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Are your medical devices RoHS compliant? In Vitro devices shortly in scope of RoHS

  • United Kingdom
  • Environment - Product stewardship
  • Health and life sciences


European Directive 2011/65/EU (“RoHS Directive”) bans the placing on the European market of any electrical and electronic equipment (“EEE”) that contains more than the permitted level of 6 hazardous substances: lead, mercury, cadmium, hexavalent chromium, PBBs and PBDEs.

From 22 July 2016 in vitro diagnostic medical devices  (“IVD”) will come within scope of the RoHS Directive. This means that unless an exemption applies, manufacturers and distributors will only be allowed to market these products if they are RoHS compliant.

Medical devices came within scope of the RoHS Directive in 2014. From 2021, both medical devices and IVDs will also need to comply with the restrictions for the further 4 substances (DEHP, BBP, DBP and DIBP) that will be brought within scope of the RoHS Directive in 2019.

If a product is within scope of the RoHS Directive, then as a manufacturer, importer or distributor, you must ensure that:

  • the restricted substances are either not used in the device or are within the maximum permitted concentrations;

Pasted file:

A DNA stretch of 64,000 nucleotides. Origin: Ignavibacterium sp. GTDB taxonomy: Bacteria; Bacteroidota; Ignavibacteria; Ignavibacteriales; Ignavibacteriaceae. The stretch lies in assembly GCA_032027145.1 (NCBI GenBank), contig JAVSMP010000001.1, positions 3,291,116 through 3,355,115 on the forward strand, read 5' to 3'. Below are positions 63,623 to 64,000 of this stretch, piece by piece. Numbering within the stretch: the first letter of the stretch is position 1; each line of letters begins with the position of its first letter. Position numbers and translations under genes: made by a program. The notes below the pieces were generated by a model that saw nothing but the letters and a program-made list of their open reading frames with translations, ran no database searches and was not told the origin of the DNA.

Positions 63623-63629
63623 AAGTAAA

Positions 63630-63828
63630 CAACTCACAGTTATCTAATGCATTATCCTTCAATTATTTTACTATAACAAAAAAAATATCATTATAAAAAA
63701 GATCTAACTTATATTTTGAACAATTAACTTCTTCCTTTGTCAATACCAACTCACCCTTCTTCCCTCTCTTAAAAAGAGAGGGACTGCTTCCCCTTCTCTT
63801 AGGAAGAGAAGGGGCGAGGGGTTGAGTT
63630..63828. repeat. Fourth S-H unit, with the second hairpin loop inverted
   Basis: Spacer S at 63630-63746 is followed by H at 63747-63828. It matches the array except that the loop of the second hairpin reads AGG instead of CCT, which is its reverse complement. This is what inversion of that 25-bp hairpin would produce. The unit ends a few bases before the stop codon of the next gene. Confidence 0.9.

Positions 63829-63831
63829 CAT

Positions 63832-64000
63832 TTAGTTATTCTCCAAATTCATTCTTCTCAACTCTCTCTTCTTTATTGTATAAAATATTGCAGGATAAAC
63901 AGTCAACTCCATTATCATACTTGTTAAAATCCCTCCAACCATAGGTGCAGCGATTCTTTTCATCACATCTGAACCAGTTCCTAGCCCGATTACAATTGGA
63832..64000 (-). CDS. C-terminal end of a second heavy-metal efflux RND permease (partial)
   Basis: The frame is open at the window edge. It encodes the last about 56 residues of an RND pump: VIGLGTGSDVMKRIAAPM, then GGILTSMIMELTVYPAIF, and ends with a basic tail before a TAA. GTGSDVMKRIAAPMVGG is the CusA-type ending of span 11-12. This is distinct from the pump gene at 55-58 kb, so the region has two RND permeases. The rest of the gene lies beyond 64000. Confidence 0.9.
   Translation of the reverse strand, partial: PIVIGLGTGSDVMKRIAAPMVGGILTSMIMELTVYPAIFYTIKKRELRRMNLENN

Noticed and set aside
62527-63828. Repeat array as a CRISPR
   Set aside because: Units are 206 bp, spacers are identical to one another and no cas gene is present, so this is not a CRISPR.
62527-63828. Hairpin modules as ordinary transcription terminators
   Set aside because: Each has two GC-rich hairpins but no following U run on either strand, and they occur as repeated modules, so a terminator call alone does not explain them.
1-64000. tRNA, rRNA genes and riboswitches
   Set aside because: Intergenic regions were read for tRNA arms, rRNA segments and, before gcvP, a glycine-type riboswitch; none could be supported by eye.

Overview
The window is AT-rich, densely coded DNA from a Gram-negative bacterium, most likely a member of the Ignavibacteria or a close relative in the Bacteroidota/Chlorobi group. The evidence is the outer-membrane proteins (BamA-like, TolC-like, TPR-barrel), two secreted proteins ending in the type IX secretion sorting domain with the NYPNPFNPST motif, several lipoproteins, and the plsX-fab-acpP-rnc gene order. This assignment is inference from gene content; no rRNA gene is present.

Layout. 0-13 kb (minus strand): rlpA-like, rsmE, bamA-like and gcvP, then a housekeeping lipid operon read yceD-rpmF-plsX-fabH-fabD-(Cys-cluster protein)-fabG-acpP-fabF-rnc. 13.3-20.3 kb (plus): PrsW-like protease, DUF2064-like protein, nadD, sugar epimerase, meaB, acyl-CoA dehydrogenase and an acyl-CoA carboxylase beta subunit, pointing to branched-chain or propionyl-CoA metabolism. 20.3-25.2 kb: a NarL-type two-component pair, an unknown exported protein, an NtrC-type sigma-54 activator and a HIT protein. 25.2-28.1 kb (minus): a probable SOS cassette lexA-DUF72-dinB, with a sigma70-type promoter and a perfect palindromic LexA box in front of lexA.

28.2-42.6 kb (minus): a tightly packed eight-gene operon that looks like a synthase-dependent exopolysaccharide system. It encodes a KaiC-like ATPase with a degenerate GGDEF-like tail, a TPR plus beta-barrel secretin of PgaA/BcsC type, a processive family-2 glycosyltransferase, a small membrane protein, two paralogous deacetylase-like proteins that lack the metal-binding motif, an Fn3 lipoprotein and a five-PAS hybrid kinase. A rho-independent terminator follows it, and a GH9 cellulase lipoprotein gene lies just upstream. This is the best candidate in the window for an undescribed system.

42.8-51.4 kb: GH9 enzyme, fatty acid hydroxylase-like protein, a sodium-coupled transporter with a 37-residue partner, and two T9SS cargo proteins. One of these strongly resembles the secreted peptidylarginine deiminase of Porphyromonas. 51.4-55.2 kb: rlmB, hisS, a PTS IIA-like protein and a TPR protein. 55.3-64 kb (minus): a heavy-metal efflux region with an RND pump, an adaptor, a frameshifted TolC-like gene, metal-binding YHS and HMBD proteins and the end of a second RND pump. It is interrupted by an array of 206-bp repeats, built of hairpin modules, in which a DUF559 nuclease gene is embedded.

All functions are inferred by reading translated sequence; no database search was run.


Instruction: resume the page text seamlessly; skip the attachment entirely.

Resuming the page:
• the devices have been through the relevant testing and have the relevant technical documentation;
  • a Declaration of Conformity is available and the device is affixed with a CE Mark; and
  • you comply with the record retention and register requirements including keeping the technical documentation and declaration of conformity for a period of 10 years after the device has been placed on the market.

You will already be familiar with these types of requirements as part of your compliance with the IVD Directive and other applicable “new approach” directives.

Next steps

In preparation for IVDs coming within scope of the RoHS Directive, you should:

  • Assess whether or not your devices fall within scope of the RoHS Directive. If so, do any exemptions apply?
  • Carry out due diligence on your supply chain to ensure that RoHS compliant components are sourced.
  • Agree your strategy for dealing with devices that are already in the supply chain.
  • Prepare for questions about RoHS compliance from customers.
  • Update your Declarations of Conformity.

For further information on the regulation of medical devices, including the proposed new Medical Devices Regulation or IVD Regulation, please contact